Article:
Project leader Bruce Barton was being sorely pressed to complete the development of several engineering prototypes for a field test of a new appliance model for the XYZ company. One particular plastic component of the new model had given difficulty in laboratory tests as it failed repeatedly before reaching the stress level necessary for successful operation. Bruce had directed a redesign of the component using a tough new engineering plastic recommended by the Research Laboratory's Material Science Department. Stress tests needed to be run on the redesigned component, but Bruce was running short of time and needed to get on with building the prototype. Bruce sought out the manager of the Material Science Department for help in running stress tests on samples of the new component. With this assistance he could go ahead with prototype building and conduct the tests concurrently. The prototypes, of course, would not be released to field test until the stress tests on the redesigned component proved its design to be satisfactory. Tom Mason, manager of the Material Science Department, was willing to assist because he knew how critical completion of the development was to XYZ's future appliance plans. However, this was also a busy time for Tom's department. So, Tom suggested to Bruce that he could assign the test work to one of the engineering co-op students. Tom was also coordinator of engineering co-op students, and he liked to use the co-op students in demanding situations to give them practical experience.Tom assigned the test work to Jack Jacobs, an engineering co-op student from the State University who was completing his second work session at XYZ. Jack was familiar with the test equipment and previously had done similar test work. Jack was a good student and his co-op work had been usually well done. Tom commented to Jack that he would need to work diligently to complete the tests before he had to return to State University. Jack completed the tests on schedule and turned in a report to Tom indicating the component had successfully passed the stress tests. Upon completion of the test report Jack returned to the university for his next school session. Tom gave Bruce the good news. The prototypes were completed and the field test of these prototypes got underway on schedule. A few weeks later, Bruce rushed into Tom's office to tell him that most of the prototypes were out of operation because of a catastrophic failure of the component that had been tested in Tom's lab. Bruce wanted to discuss the test immediately with Jack; but since Jack had already returned to the university, he and Tom settled for studying Jack's lab notebook in detail. After review Tom said, "Bruce, I hate to say it but these data look too good. I know the equipment and there should be more scatter in the measurements Jack took. I think some, if not all, these measurements are in error or they have been faked! At best, Jack probably took a few points and 'extrapolated' the rest!" What ethical issues, if any, does this scenario raise? Bruce and Tom made plans to run all the tests again. Meanwhile, Tom phoned Dr. Frank Thompson, Co-op Coordinator at State University, to discuss his fear that Jack had falsified data. In the course of the conversation he asked Dr. Thompson if any effort was made to discuss professional ethics with co-op students before their first work session and if the importance and value of engineering test results were stressed to these students. Dr. Thompson explained that no specific instruction on professional ethics was given to co-op students, but all lab courses emphasized the need for accuracy in data taking. Dr. Thompson added that he found it hard to believe that a co-op student would "fake" data! Was it appropriate for Tom to discuss his concerns about Jack with the university's Co-op Coordinator prior to discussing the matter with Jack? Should Tom have a conversation with Jack about his concerns? If so, what type of conversation should Tom have with Jack when he talks with him? Should he refuse to have Jack return to XYZ as a co-op student?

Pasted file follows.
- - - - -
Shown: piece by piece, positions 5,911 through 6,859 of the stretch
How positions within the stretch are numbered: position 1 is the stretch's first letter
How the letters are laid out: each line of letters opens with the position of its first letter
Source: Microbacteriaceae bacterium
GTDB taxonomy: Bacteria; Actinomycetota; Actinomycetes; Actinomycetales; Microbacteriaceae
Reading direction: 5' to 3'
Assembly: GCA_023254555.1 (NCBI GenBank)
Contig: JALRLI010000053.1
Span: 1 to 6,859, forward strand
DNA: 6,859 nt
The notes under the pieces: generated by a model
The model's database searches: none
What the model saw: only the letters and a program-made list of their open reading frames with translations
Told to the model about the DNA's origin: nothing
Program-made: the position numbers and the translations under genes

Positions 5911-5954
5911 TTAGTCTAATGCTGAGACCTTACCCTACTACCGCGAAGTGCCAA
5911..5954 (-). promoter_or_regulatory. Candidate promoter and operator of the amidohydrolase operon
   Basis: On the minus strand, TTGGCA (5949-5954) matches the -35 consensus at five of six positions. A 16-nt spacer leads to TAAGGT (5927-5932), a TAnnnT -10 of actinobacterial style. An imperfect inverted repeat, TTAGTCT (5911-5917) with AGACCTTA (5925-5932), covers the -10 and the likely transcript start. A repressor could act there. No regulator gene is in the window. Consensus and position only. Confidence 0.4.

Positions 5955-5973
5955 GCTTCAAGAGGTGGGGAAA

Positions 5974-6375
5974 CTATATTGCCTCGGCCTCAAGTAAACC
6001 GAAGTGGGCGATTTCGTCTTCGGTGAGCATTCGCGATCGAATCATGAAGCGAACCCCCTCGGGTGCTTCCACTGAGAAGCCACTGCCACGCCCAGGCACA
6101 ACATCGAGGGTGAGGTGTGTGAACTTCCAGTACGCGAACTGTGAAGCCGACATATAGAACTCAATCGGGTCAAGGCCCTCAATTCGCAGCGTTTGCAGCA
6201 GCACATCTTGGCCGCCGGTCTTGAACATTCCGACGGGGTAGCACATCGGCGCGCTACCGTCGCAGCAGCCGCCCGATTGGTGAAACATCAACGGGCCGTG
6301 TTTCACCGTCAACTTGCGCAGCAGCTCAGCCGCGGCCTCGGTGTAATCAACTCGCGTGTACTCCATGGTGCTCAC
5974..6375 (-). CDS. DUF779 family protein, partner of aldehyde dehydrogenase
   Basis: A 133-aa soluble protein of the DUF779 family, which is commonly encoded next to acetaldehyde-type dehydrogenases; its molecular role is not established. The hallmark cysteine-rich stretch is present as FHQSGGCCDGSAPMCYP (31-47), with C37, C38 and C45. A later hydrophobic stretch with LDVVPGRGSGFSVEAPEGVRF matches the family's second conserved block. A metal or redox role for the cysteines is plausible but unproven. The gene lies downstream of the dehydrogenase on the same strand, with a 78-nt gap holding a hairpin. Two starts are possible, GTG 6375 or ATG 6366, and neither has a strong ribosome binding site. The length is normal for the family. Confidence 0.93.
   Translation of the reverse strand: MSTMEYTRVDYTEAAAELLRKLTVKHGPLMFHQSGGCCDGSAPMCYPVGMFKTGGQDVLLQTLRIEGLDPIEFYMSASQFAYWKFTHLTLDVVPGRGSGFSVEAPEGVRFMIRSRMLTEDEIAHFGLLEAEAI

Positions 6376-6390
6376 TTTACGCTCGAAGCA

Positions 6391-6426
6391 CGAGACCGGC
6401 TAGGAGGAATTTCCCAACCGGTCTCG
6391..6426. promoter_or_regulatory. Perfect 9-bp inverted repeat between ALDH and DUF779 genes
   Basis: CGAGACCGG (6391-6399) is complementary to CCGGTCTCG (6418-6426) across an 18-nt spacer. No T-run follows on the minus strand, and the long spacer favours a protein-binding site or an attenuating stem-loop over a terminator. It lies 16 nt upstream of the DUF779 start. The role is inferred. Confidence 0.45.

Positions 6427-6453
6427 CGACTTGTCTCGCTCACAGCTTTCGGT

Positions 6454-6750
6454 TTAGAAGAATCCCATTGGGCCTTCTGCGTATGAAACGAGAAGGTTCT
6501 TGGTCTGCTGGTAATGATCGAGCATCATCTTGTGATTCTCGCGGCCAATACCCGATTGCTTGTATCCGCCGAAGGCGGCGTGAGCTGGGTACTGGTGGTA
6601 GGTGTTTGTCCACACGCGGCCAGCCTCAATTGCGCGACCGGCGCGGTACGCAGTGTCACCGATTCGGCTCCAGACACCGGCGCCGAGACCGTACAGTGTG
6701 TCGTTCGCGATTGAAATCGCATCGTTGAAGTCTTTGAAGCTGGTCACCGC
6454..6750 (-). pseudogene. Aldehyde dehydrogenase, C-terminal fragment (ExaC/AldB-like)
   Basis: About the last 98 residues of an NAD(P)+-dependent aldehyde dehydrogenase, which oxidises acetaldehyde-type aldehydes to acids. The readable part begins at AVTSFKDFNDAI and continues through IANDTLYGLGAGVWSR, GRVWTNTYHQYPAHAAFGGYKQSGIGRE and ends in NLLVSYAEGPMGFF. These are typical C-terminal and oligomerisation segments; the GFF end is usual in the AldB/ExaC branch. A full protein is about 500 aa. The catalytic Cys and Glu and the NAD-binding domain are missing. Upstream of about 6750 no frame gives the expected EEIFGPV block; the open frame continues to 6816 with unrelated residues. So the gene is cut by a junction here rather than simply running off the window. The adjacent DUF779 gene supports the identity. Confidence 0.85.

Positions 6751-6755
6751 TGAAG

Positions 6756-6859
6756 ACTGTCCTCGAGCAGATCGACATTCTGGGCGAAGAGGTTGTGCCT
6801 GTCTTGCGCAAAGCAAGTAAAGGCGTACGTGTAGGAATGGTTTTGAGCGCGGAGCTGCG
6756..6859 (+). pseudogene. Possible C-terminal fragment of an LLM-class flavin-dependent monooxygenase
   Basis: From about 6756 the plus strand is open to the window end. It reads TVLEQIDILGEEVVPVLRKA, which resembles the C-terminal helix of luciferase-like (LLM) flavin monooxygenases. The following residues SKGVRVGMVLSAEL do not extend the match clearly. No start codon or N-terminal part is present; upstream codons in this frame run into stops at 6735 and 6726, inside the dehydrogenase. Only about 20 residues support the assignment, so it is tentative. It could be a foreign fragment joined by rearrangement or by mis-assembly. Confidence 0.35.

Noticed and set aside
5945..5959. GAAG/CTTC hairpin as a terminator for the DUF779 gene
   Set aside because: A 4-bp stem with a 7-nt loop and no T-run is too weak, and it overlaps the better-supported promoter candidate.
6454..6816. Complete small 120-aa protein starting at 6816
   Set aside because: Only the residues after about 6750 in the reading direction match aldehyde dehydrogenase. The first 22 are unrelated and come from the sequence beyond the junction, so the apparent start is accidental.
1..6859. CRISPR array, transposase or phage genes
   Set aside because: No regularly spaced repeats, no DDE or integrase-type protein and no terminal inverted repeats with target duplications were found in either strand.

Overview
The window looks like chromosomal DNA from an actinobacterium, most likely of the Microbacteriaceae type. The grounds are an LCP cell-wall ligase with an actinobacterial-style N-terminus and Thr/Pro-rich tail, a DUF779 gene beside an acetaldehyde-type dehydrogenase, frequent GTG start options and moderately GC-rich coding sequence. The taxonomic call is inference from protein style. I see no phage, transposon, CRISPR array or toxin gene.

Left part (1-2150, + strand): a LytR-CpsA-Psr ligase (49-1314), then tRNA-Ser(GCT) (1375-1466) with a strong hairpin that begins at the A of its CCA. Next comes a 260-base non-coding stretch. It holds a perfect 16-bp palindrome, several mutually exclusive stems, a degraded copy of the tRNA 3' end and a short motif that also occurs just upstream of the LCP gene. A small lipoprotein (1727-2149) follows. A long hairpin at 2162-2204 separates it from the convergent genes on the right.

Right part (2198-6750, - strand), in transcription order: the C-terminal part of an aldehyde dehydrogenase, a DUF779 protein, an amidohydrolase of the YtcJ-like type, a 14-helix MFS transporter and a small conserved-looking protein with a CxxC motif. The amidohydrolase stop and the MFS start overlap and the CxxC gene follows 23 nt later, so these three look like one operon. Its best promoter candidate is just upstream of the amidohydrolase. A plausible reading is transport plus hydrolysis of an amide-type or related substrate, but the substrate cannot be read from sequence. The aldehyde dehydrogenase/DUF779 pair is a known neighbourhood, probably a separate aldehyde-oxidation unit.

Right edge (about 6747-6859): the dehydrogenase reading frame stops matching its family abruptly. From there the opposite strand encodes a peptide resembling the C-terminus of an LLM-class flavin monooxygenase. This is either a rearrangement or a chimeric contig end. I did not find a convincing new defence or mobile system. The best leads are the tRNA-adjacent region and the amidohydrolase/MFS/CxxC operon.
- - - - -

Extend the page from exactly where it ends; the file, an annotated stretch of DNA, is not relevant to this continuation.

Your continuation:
Gerald Wahr was not prepared for such a sudden turn of events. He was scheduled to complete his degree in chemical engineering in June. He planned to return to help his parents run the family farm right after graduation. However, in early May his father, Hans Wahr, became seriously ill, and it was evident he would be hospitalized for an extended period of time. Gerald's mother and his older brother could continue to run the farm. But the medical bills would quickly mount. Without an additional source of income, the family would soon begin defaulting on its mortgage payments. The best hope for saving the farm would be for Gerald to find employment as an engineer. Since Gerald had expected to return to the farm, he already missed many opportunities for job interviews. He would have to work quickly. After an intensive search, only one solid opportunity surfaced. Pro-Growth Pesticides, Inc. would be on campus next week to interview candidates for a supervisory job requiring a degree in chemical engineering. Gerald certainly seems well qualified for the job. However, there is a hitch. The Wahr farm uses strictly organic methods. Gerald's father had always opposed the use of pesticides on their farm. In fact, he was rather outspoken about this among the farmers in the area. Gerald admired this in his father. As a young child he often proudly announced that he wanted to grow up to be just like his father. Hans Wahr, however, had different ideas about this. A high school dropout, Hans advised young Gerald to further his education. "Without a college degree," he told Gerald, "you'll be as ineffective as I am. You have to fight fire with fire. If you really want to show those pesticide folks a thing or two, you've got to be able to talk their language." So, Gerald decided he would go to college and study chemical engineering. Gerald's study of chemical engineering did nothing to shake his conviction that organic farming is best. Quite the contrary. He is now more convinced than ever that the pesticide industry is not only harming the environment generally, but farm products in particular. Should Gerald go for the interview? Discuss. At first Gerald rejects the idea of going for the interview. He thinks of it as a matter of integrity. How could he work for a company that researches, produces, and markets the very products he and his family have so long opposed? However, his friends counsel him otherwise. Here are some of their arguments. How might Gerald respond to them? Allen: Look, if you don't go for the job, someone else will. The job won't go away just because you stay away. So, the work's going to be done anyway. Your refusing the job won't change a thing.Bob: Right! Furthermore, you need to look at this from a utilitarian point of view--the greatest good for the greatest number. If you don't go for the job, someone else who really believes in pesticides will--and that's going to make things even worse! If you take the job and aren't gung ho, that might just slow things down a little.Don: Besides, you might be able to introduce a few reforms from the inside. That won't kill the pesticide industry, but it might make it a little bit better--certainly better than if some zealous pesticide nut takes the job.Allen: So, it's pretty clear what to do. All things considered, you ought to go for the job. It's your only real chance to save the farm; and if someone else gets the job, Pro-Growth will cause even more harm. You can't be a purist about these things. It's not a perfect world, you know.Gerald Wahr is uncomfortable during the interview, but it seems to be going rather well. However, the interviewer then asks: "There are a lot of people who disapprove of the use of pesticides in farming. Of course, Pro-Growth disagrees. What are your thoughts about the use of pesticides?" How should Gerald answer this question? Gerald Wahr's situation may seem extreme. However, it does raise important questions about job choices. To what extent should one be concerned about whether there is a good match between one's basic ethical commitments and job selection? What kinds of engineering related jobs, if any, would you decline because of ethical concerns?